Grayken said the firm expects to start raising Lone Star Real Estate Fund III this summer.

Lone Star made its name buying distressed loan portfolios and lenders in Asia starting in the late 1990s. In some cases, it bought financial institutions to get at the underlying assets and work them out, reviving the lender and taking it public for a profit. In 2005, Lone Star reaped a sevenfold return on its investment in Tokyo Star Bank Ltd. That same year, the firm sold a third of Japan’s biggest golf-course operator, Pacific Golf Management KK, in the first initial public offering of such an asset.
Asian Investments

As the most senior executive after Grayken, Short helped lead the firm’s move into Asia in the late 1990s. Besides buying billions of dollars of delinquent mortgages from Japanese and South Korean banks, golf courses in Japan and consumer lenders, it bought office towers in both countries. Short oversaw the firm’s Asian operations from Tokyo and later supervised European deals as well.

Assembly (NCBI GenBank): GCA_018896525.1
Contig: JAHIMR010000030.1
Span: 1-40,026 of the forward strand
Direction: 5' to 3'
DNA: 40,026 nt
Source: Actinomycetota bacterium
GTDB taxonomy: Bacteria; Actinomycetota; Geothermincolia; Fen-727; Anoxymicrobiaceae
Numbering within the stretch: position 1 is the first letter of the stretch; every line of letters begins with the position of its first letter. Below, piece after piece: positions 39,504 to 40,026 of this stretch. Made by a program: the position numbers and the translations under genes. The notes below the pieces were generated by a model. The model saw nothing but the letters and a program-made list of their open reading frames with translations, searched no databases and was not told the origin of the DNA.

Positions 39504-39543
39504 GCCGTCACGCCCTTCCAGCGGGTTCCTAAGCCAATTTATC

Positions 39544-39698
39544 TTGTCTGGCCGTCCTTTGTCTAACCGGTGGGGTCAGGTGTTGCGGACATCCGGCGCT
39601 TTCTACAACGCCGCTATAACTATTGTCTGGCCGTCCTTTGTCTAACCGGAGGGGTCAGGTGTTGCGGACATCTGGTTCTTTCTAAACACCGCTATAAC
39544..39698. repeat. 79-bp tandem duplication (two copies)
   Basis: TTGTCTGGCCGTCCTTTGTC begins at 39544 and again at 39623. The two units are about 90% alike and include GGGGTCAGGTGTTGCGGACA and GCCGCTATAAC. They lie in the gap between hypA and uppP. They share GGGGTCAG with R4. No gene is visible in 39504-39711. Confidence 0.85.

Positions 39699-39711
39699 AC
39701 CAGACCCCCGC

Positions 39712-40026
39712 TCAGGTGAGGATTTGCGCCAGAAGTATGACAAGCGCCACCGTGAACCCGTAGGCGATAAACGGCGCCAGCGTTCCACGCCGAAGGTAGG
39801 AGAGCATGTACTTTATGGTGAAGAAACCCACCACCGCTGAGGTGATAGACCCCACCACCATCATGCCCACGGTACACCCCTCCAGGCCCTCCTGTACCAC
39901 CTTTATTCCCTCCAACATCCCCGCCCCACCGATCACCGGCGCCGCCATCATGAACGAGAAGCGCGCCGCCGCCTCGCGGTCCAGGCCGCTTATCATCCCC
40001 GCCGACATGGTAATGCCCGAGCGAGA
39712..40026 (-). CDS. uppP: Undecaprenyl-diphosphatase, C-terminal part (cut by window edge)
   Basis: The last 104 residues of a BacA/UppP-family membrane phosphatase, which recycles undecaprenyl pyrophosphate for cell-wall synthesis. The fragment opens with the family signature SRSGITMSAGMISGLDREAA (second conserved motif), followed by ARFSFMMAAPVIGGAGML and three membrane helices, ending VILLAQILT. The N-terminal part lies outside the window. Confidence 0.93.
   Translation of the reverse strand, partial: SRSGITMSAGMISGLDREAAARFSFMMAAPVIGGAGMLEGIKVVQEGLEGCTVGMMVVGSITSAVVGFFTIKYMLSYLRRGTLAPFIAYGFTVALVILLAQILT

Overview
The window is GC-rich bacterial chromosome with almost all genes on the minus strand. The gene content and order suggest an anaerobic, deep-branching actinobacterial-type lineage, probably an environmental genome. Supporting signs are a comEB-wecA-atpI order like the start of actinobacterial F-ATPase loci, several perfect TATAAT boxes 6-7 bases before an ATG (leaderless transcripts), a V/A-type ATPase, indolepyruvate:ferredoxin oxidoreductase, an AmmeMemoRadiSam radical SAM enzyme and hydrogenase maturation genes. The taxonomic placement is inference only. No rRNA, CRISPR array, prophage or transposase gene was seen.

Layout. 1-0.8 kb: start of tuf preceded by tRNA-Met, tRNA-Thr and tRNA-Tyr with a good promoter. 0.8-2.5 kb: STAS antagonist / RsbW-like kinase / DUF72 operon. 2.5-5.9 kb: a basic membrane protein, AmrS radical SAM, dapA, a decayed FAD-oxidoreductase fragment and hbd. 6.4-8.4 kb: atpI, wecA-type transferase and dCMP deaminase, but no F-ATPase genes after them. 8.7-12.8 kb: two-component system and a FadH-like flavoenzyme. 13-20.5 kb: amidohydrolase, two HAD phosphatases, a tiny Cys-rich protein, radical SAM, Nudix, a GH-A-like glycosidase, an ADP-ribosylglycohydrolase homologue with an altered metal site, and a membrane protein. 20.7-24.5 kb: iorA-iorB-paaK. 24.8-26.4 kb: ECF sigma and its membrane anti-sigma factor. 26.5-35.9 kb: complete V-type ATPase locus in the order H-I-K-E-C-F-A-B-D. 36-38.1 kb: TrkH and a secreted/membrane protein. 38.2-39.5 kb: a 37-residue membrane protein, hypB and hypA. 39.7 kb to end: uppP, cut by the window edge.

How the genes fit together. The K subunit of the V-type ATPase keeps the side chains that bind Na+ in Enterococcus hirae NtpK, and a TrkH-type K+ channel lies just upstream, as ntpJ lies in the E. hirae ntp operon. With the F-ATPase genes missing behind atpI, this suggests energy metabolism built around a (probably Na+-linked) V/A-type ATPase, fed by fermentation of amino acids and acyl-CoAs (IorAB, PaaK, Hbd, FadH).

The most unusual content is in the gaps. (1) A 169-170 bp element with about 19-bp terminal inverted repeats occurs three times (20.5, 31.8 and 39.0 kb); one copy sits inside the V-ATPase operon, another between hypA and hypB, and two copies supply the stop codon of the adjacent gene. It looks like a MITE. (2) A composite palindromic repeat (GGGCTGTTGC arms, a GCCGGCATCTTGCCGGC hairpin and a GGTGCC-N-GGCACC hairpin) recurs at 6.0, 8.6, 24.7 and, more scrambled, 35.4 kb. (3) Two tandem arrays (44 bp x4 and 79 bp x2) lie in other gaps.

Short, a native of Independence, Missouri, teamed up with Grayken at Colony Advisors, the Los Angeles-based real estate company that Texas billionaire Robert Bass started in 1991. Short then was working at GE Capital, General Electric Co. (GE)’s finance unit, which had bought bad loans with Colony.

When Grayken formed Lone Star in 1995, he brought in Short and relied on him to help run the firm.
Kildare Partners

Short recently formed a new firm called Kildare Partners and aims to raise about $1 billion to invest in distressed real estate and related debt in Europe, PERE, a publication of London-based PEI Media, reported May 13.

Short didn’t immediately respond to an e-mail and call placed after regular business hours.

In 2008, Lone Star bought $30.6 billion of collateralized debt obligations from Merrill Lynch & Co. for about 22 cents on the dollar in one of the first and largest distressed deals of the financial crisis. It also acquired San Diego-based subprime lender Accredited Home Lenders Holding Co., and a mortgage unit of Bear Stearns Cos.

Lone Star has an approximately 800-worker back office in Hudson Advisors, which takes loans that Lone Star buys and collects on each.

“I’ve asked him, over the years, ‘Why do you keep doing this?’” Gerardo Lietz said at the Oregon Investment Council meeting May 1. You have “more money than Croesus, you know. He said, ‘As long as I can get up, have that thrill, the jazz of doing it, I’m going to keep doing it,’ and I said, ‘What happens that day you don’t?’ And he said, ‘Then I shut it down,’” she said he told her.